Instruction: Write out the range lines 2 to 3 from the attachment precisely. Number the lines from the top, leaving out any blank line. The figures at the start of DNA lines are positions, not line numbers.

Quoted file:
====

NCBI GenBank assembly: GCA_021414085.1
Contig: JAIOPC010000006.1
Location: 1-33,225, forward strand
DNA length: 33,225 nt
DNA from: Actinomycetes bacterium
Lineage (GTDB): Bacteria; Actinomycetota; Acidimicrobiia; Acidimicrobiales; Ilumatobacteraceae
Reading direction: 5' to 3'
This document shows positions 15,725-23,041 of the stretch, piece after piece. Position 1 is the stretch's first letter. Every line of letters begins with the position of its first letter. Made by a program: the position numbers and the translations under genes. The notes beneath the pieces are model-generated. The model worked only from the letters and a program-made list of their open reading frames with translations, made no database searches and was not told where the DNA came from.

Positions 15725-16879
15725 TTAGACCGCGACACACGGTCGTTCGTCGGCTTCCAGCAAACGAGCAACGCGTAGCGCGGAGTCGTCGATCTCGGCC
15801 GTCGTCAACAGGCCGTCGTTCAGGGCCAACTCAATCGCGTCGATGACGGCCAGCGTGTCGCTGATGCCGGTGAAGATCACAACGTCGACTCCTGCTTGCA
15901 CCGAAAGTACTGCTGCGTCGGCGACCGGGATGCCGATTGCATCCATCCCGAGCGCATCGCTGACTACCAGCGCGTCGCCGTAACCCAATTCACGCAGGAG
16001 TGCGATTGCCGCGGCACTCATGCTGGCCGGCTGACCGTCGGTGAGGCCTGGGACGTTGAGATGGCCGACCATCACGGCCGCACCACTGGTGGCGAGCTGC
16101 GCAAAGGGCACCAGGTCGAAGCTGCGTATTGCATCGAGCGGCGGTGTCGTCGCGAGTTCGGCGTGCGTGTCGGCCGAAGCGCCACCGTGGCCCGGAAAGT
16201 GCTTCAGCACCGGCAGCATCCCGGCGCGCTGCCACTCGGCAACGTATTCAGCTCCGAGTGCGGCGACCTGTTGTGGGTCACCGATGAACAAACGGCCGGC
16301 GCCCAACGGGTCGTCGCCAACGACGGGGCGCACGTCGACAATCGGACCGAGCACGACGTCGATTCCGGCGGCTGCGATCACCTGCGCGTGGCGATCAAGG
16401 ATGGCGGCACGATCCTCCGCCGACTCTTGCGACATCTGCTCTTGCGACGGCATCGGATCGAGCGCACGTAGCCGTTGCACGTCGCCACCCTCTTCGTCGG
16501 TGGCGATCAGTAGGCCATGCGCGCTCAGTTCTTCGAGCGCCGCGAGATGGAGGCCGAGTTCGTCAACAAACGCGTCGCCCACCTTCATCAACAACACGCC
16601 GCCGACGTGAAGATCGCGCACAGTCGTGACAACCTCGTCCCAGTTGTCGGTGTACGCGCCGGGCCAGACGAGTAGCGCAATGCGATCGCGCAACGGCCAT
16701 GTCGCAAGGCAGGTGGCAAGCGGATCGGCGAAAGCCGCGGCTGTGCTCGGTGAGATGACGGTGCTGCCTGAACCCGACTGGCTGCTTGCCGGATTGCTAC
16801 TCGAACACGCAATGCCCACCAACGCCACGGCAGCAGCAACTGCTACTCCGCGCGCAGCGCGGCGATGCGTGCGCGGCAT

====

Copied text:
Contig: JAIOPC010000006.1
Location: 1-33,225, forward strand